I have searched high and low for another story bigger for our industry than the dramatic arrest in Japan this week of Carlos Ghosn, who until last week was one of the most important people in the global automotive industry. For those who have never heard his name, he was the man who was credited with sorting out a heavily indebted Nissan and returning it to be one of the most profitable automotive manufacturers for its size. He was then responsible for tying it very closely to Renault for he is also currently Chairman and CEO. More recently Mitsubishi has joined the fold. His arrest, for alleged misconduct in Japan, has shaken the automotive world and the three manufacturers under his care.
Say what you like about the Internet, but it does this type of rumour-mongering  very well. Conspiracy theories abound, was Nissan worried about ceding too much to Renault? Were the Japanese authorities worried about losing control of one of their most important manufacturers? Or has he simply been caught with his hand in the till? Nobody knows except those most closely involved, but they picture is certainly complicated, not least by the cross holdings of shares between the companies.
In the Times today they say that Renault cautioned against precipitous action, and that Nissan ignored them. It is also rumoured that as Nissan have effectively sacked their Chief Executive Renault has requested for a replacement on the board. And Nissan have turned round and said as he is still on the board there is no extra place available!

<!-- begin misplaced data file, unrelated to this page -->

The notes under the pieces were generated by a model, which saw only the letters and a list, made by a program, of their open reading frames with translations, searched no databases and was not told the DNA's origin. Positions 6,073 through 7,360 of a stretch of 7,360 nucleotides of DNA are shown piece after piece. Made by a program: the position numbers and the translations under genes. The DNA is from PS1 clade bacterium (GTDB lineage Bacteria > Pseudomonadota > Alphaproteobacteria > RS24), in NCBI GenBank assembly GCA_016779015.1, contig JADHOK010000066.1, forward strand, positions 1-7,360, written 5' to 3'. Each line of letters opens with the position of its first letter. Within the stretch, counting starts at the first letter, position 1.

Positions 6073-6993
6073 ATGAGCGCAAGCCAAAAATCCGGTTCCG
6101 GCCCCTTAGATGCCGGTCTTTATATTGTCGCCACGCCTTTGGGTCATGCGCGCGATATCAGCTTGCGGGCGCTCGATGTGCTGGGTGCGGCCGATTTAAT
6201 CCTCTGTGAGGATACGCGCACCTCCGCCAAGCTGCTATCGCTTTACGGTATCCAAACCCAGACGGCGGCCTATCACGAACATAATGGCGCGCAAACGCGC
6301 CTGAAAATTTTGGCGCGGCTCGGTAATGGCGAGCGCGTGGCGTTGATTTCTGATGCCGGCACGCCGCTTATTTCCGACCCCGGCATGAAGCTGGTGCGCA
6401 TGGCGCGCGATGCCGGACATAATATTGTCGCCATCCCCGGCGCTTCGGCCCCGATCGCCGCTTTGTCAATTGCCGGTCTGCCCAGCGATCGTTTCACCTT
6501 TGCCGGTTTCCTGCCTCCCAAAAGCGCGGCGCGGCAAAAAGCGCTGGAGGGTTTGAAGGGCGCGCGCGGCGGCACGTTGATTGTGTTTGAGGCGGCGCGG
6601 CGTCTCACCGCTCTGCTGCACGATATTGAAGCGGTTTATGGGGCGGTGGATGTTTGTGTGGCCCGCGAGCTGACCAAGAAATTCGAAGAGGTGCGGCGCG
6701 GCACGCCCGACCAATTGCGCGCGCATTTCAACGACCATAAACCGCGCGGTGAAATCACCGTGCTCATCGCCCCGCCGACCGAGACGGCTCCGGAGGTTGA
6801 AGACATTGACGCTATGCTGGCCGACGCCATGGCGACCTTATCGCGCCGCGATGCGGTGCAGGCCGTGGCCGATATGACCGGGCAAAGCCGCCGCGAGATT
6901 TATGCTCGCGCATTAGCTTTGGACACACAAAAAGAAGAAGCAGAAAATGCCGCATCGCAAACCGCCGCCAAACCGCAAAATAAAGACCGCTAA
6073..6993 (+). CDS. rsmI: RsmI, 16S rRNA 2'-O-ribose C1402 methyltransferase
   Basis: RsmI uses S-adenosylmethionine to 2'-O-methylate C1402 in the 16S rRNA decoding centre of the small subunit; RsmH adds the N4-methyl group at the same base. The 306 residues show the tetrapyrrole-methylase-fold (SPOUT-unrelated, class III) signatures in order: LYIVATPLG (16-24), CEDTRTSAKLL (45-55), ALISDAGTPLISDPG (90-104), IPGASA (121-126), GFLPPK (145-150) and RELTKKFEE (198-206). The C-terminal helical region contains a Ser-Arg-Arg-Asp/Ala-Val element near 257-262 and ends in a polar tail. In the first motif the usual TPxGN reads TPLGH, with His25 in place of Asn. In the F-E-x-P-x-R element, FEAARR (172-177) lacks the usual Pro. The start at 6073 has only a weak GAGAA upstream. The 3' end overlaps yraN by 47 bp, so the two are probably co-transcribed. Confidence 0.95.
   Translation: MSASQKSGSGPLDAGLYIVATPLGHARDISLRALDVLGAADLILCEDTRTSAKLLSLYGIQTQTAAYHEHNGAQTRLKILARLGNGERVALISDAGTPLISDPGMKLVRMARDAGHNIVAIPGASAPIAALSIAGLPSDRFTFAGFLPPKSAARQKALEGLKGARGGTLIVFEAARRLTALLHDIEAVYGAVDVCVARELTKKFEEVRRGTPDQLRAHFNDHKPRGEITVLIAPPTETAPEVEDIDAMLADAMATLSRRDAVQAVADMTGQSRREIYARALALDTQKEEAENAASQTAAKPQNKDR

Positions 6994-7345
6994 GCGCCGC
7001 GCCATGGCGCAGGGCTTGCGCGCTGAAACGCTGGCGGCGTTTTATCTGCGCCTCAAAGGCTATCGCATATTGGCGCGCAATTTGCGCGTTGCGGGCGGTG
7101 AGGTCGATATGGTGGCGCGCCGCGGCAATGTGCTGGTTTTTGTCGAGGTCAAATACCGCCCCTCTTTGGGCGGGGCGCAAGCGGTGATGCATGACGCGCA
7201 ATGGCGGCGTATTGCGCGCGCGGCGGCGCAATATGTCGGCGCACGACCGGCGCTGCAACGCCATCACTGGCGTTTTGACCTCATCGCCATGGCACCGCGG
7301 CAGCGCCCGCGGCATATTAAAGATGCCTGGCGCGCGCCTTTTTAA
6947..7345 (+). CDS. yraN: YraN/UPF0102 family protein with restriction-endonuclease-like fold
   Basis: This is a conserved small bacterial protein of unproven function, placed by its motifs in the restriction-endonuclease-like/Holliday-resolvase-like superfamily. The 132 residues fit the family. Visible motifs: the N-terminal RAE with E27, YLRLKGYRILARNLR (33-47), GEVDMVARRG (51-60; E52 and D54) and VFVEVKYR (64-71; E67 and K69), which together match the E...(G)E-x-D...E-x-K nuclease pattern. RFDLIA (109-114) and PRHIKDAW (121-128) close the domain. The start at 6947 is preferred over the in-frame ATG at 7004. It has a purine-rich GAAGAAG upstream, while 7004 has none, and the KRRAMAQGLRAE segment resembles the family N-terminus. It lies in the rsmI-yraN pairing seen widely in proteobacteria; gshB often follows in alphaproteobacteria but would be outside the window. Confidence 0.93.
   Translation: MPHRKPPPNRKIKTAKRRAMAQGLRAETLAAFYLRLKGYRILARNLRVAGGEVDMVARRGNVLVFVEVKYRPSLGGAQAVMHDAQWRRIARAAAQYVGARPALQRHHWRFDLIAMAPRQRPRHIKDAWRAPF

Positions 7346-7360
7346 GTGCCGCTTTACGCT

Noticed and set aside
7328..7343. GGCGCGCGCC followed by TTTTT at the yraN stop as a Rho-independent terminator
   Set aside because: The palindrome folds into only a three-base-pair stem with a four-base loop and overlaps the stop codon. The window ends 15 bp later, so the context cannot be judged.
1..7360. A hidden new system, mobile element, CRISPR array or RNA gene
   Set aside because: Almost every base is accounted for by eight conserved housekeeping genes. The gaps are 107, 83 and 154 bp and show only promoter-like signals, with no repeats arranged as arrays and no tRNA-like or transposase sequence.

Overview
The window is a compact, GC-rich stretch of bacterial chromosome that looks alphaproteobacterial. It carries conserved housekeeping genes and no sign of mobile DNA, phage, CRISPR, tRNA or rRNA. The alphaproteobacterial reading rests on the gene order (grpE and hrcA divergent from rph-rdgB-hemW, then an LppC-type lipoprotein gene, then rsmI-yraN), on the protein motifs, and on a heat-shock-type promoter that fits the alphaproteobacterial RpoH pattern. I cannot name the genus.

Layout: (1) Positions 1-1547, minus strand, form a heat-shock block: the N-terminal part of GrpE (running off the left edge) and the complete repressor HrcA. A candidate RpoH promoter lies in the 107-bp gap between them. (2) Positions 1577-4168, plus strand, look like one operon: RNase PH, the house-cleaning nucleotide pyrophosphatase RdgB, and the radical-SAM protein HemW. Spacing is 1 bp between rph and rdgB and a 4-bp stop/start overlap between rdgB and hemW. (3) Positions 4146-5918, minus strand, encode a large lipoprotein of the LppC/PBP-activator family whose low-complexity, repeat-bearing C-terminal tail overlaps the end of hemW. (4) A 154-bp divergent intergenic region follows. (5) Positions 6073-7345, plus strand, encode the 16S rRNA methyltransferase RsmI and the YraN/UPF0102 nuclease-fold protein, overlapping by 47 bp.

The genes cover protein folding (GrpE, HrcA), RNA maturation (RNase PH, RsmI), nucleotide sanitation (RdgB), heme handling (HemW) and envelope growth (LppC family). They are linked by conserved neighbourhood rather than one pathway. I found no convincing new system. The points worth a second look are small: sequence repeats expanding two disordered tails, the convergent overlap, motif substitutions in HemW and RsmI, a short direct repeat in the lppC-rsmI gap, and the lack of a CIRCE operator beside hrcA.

Whichever rumour you choose to believe, whichever side you take, it is a right mess for each of the manufacturers. If charges are proven in Japan, and let us not forget that Mr Ghosn is under arrest there, the newspaper reports suggest he could get up to 10 years in jail. Which certainly will not help him run Renault, where he is still very firmly employed. Renault themselves are going through a challenging time, not least with a contracting world market and a rapid move away from diesel technology in which they had become so proficient. With Nissan’s experience of electronic vehicles with the class leading Leaf, the sharing of technology and expertise would surely have benefited Renault. That looks less likely to happen now.
According to the Wall Street Journal he still has the back of the French Government in all of this. They own 15% of Renault and minister Bruno Le Maire has been quoted as saying that he has seen no evidence “justifying the accusations against Carlos Ghosn”. What a mess.
Have a great weekend, wherever you are.

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